To alleviate the spinup problem, latent-heating profiles were directly assimilated into the Canadian regional finite-element (RFE) model. The estimates of latent heating were based on the precipitation rates inferred from GOES infrared and visible imagery. The latent heating was distributed in the vertical according to the stratiform condensation scheme of the model, but the heating rates were normalized to correspond to the satellite-inferred rain rates. The initial relative humidity field was enhanced to 95% between sigma-level 0.875 and the cloud top wherever the probability of precipitation, derived from satellite imagery, was larger than 40%.

The results of a case study from the Canadian Atlantic Storms Program (CASP) indicated that the spinup time of the vertical motion, initially of the order of 9 hours, could be practically eliminated. The forecast precipitation rates in the frontal zone agreed closely with Nimbus-7 SMMR microwave observations as early as 1–2 hours after the initialization.

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Jean Côté, Sylvie Gravel, André Méthot, Alain Patoine, Michel Roch, and Andrew Staniforth

Abstract

An integrated forecasting and data assimilation system has been and is continuing to be developed by the Meteorological Research Branch (MRB) in partnership with the Canadian Meteorological Centre (CMC) of Environment Canada. Part I of this two-part paper motivates the development of the new system, summarizes various considerations taken into its design, and describes its main characteristics.

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Jean Côté, Jean-Guy Desmarais, Sylvie Gravel, André Méthot, Alain Patoine, Michel Roch, and Andrew Staniforth

Abstract

An integrated forecasting and data assimilation system has been and is continuing to be developed by the Meteorological Research Branch (MRB) in partnership with the Canadian Meteorological Centre (CMC) of Environment Canada. Part II of this two-part paper presents the objective and subjective evaluations of the intercomparison process that led to the operational implementation of the new Global Environmental Multiscale model. The results of a “proof of concept” experiment and those of a meso-γ-scale simulation further demonstrate the validity and versatility of this model.

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Kao-San Yeh, Jean Côté, Sylvie Gravel, André Méthot, Alaine Patoine, Michel Roch, and Andrew Staniforth

Abstract

An integrated forecasting and data assimilation system has been and is continuing to be developed by the Meteorological Research Branch (MRB) in partnership with the Canadian Meteorological Centre (CMC) of Environment Canada. Part III of this series of papers presents the nonhydrostatic formulation and some sample results. The nonhydrostatic formulation uses Laprise's hydrostatic pressure as the basis for its vertical coordinate. This allows the departure from the hydrostatic formulation to be incorporated in an efficient switch-controlled perturbative manner. The time discretization of the model dynamics is (almost) fully implicit semi-Lagrangian, where all terms including the nonlinear terms are (quasi-) centered in time. The spatial discretization for the adjustment step employs a staggered Arakawa C grid that is spatially offset by half a mesh length in the meridional direction with respect to that employed in previous model formulations. It is accurate to second order, whereas the interpolations for the semi-Lagrangian advection are of fourth-order accuracy except for the trajectory estimation. The resulting set of nonlinear equations is solved iteratively using a motionless isothermal reference state that gives the usual semi-implicit problem as a preconditioner. The Helmholtz problem that needs to be solved at each iteration is vertically separable, the impact of nonhydrostatic terms being simply a renormalization of the separation constants. The convergence of this iterative scheme is not greatly modified by the nonhydrostatic perturbation. Three numerical experiments are presented to illustrate the model's performance. The first is a test to show that hydrostatic balance at low resolution is well maintained. The second one is a mild orographic windstorm case, where the flow should remain hydrostatic, to test that hydrostatic balance at high resolution is also well maintained. The third one is a convective case taken from the Verification of the Origins of Rotation in Tornadoes Experiment (VORTEX). Although these results are encouraging, rigorous testing of the model's performance for strongly nonhydrostatic flows still remains to be done.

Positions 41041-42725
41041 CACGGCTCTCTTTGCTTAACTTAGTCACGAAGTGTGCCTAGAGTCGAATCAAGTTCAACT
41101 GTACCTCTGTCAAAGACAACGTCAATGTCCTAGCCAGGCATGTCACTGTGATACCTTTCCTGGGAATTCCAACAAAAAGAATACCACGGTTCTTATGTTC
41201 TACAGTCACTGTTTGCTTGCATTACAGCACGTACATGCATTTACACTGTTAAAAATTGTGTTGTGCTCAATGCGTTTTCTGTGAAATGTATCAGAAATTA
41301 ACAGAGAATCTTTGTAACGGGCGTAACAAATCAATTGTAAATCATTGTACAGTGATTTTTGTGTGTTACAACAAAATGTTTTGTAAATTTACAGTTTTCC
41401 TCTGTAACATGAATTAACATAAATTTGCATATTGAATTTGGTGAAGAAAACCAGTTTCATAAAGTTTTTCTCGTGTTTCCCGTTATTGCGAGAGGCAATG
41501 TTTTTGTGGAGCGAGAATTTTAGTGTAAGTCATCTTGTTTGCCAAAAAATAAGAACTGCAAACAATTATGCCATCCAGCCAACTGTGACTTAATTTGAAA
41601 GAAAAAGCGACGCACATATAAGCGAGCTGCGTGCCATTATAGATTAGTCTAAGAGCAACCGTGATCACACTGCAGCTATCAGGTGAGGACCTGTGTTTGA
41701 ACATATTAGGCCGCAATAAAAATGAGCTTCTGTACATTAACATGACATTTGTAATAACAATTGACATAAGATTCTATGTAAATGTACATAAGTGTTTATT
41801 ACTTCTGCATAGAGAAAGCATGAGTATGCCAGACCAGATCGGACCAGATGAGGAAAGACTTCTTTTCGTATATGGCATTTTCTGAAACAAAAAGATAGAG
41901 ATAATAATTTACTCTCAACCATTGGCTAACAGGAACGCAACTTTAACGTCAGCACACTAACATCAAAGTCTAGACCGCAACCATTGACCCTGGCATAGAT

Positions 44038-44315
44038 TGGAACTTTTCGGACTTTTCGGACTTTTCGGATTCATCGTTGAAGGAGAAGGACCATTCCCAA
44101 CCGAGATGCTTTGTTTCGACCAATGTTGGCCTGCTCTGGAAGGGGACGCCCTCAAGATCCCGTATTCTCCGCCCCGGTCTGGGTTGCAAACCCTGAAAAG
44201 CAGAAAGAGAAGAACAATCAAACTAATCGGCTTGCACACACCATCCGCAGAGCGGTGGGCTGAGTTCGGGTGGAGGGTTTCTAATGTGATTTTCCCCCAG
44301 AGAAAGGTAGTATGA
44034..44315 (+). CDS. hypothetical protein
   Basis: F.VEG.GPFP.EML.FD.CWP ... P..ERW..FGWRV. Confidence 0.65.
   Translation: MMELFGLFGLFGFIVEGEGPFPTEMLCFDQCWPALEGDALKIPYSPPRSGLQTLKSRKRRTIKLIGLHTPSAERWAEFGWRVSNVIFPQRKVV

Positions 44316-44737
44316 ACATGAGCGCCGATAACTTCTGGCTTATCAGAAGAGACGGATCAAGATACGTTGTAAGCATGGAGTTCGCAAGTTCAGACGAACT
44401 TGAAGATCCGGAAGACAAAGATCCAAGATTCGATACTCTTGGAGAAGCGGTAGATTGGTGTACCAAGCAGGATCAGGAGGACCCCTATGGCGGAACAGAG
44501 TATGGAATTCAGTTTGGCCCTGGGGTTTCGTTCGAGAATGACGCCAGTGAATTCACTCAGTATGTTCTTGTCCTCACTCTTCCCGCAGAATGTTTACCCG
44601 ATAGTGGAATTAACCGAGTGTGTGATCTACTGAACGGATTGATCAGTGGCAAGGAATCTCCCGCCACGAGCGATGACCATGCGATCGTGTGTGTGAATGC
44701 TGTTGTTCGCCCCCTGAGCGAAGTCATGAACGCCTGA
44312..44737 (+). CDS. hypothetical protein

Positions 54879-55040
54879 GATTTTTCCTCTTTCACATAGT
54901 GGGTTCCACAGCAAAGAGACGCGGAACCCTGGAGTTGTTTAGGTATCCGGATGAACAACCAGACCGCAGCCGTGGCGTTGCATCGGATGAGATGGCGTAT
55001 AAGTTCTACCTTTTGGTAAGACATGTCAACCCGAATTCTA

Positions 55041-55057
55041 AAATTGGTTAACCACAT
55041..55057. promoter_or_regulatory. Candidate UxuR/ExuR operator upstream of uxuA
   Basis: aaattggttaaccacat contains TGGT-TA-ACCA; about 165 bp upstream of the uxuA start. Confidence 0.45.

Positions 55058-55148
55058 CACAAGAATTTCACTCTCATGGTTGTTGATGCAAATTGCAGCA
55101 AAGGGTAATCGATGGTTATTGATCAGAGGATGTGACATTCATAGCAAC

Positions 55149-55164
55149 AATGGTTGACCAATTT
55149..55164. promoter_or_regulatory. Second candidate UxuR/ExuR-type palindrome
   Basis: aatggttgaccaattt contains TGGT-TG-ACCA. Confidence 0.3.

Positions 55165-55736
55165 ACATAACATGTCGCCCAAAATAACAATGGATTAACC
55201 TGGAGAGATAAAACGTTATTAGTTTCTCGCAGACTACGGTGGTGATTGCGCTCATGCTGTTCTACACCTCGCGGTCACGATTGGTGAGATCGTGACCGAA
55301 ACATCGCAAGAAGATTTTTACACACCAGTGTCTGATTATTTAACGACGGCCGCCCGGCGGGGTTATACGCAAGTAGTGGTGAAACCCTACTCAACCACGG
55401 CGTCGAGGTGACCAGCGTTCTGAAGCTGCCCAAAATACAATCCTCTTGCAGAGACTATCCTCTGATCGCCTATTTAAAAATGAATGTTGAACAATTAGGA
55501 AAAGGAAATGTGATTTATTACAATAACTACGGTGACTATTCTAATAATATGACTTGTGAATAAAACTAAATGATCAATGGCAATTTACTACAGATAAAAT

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Stéphane Bélair, Michel Roch, Anne-Marie Leduc, Paul A. Vaillancourt, Stéphane Laroche, and Jocelyn Mailhot

Abstract